For this facility, the largest single quantity of anhydrous ammonia is held in the atmospheric storage tanks, each of which contains 33,000 tons.  However, the worst release pertains to the 200-ton anhydrous ammonia high-pressure non-diked bullet tank.  The worst case release assumes, as required by the rule, that this entire amount is released as a result of a catastrophic failure of a single tank.  A publicly available model (DEGADIS) which is known to provide reasonable estimates of concentrations and distances associated with release events modeled this unlikely event.   Details of the results of this modeling are provided elsewhere in the Risk M 
anagement Plan submittal. 
To assure that the event indicated above was, in fact, the worst case as the rule defines it; failure of the other on-site ammonia storage tanks, were also modeled.  In addition, a worst case failure of chlorine containers was similarly modeled.  Neither of these resulted in a distance greater than the circumstance noted above. 
It should be emphasized that the possibility of such an event as described by the worst case is so low as to be non-existent.  Analysis of this unlikely scenario was completed as required by the rule.  Facility maintenance and inspection programs address the integrity of process and storage vessels, and preclude such massive and improbable failures. 
Worst Case - Flammable 
As the rule requires, the largest quantity flammable release and a subsequent vapor cloud explosion must be analyzed as the worst case for these substances.  In this facility, a failure releasing the entire contents of the ammonia synthesis loop constitutes the larg 
est flammable release.  This quantity is assumed to result in a vapor cloud explosion with impact distance determined by the EPA Offsite Consequence Analysis Look up Tables. Although large volumes of flammable gases are handled daily by the plant, actual in-process inventory is relatively small, considering the quantity of inert gases and steam mixed with the flammable gases.  Consequently, impact distance is relatively limited as a result.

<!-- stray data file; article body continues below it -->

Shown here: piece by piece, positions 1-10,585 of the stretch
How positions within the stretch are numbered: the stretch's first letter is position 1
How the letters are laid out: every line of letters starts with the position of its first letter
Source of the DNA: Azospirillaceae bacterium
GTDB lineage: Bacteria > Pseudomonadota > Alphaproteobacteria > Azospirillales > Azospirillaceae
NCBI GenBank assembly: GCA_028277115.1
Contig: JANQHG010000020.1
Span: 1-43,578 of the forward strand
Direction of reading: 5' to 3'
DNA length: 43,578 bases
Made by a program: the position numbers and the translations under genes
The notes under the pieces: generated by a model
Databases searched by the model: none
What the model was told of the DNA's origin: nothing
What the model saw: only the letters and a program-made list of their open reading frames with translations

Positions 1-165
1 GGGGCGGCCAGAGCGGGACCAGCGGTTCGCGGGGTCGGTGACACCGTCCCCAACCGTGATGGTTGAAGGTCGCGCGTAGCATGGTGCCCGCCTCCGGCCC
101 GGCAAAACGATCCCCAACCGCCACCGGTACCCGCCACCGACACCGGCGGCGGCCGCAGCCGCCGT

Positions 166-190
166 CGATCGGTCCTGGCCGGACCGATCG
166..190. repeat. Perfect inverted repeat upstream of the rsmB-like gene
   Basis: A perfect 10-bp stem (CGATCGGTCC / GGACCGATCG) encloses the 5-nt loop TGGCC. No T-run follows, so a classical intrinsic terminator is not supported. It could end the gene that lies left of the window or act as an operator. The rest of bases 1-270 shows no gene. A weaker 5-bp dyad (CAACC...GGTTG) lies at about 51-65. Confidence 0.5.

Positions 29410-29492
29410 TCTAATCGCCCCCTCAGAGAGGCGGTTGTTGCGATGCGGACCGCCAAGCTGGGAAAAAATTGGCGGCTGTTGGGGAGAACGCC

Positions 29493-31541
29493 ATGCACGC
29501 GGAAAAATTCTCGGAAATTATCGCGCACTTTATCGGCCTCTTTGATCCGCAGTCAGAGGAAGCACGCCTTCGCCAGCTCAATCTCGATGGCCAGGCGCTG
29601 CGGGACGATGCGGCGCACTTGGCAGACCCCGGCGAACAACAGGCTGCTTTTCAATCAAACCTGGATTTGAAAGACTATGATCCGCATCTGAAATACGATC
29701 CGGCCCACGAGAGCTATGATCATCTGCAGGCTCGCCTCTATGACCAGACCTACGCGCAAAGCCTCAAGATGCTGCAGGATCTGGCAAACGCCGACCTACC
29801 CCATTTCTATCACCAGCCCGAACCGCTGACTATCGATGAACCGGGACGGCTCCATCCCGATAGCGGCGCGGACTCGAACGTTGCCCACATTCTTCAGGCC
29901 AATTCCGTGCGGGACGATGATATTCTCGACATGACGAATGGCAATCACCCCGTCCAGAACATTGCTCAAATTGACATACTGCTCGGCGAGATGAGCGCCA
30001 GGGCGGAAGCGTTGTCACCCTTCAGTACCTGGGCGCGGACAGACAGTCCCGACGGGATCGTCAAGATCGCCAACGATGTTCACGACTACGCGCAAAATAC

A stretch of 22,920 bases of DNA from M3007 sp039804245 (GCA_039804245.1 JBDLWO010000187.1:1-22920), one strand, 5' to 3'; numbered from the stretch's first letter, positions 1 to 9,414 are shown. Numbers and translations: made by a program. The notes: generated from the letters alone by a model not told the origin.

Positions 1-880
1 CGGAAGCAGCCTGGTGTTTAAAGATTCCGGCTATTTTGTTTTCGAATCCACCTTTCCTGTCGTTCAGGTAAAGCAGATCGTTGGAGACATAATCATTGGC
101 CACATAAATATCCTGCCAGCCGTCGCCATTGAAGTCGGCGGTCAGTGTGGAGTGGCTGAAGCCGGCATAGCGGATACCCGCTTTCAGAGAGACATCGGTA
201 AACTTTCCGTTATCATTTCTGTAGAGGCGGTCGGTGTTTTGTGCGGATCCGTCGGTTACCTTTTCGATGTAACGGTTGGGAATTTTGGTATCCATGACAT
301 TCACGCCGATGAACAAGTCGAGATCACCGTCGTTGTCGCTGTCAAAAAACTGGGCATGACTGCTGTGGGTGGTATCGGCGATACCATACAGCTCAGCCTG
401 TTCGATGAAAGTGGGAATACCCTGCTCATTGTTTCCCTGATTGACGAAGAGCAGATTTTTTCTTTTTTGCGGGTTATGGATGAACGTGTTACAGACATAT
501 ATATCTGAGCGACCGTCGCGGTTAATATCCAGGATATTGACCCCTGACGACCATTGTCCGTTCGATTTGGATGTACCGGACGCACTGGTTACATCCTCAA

Alternate Case Toxics  
More reasonable and likely release events tend to concentrate in areas where the ammonia product is handled such as in the loading and other transport activities.  Significantly lower quantities are involved, various shutdown safeguards are present as they are throughout the plant, and operator intervention all tend to mitigate and limit the consequences of failures.  Such events can include failure of smaller valves, lines, and hoses.   
The alternate release scenario, modeled with the DEGADIS model for this facilit 
y is the overpressure of the loading surge tank with a 10-minute release.  Modeled impact distance is substantially lower for more reasonable, but not necessarily likely, release events.  
Chlorine is used at several locations in this plant as a biocide agent for cooling water systems, much as it is also used in swimming pools.  It is used as a gas from one ton chlorine cylinders through an injection system to the circulating cooling water. 
The alternate release scenario assumed is failure of the connecting tubing from the cylinder and release of gaseous chlorine.  This release was also modeled using the DEGADIS dispersion model. 
Large volumes of flammable gases are handled throughout the plant, even though actual physical inventory is relatively low.  More likely flammable release events include failures of smaller pipes and lines in comparison to the large release contemplated in the worst case analysis. 
More reasonable and likely events result in minimal impac 
t distances.  The alternate scenario assumed a vapor cloud explosion as a result of a pressure relief valve in the ammonia synthesis loop lifting for a duration of 4 minutes.  The impact distance of this event utilized the EPA Offsite Consequence Analysis Look Up Tables.  
Planned Changes for Safety Improvements 
Safety improvements are a continual and ongoing process at the plant, which is facilitated by the Prevention Program/Process Safety Management Program.  Formal process hazard analysis is conducted at least every five years, but review is constant through management of change procedures, operator training, incident investigation, and mechanical integrity programs.  As a result, changes relevant to safety occur continuously, as needs are identified through these procedures and policies.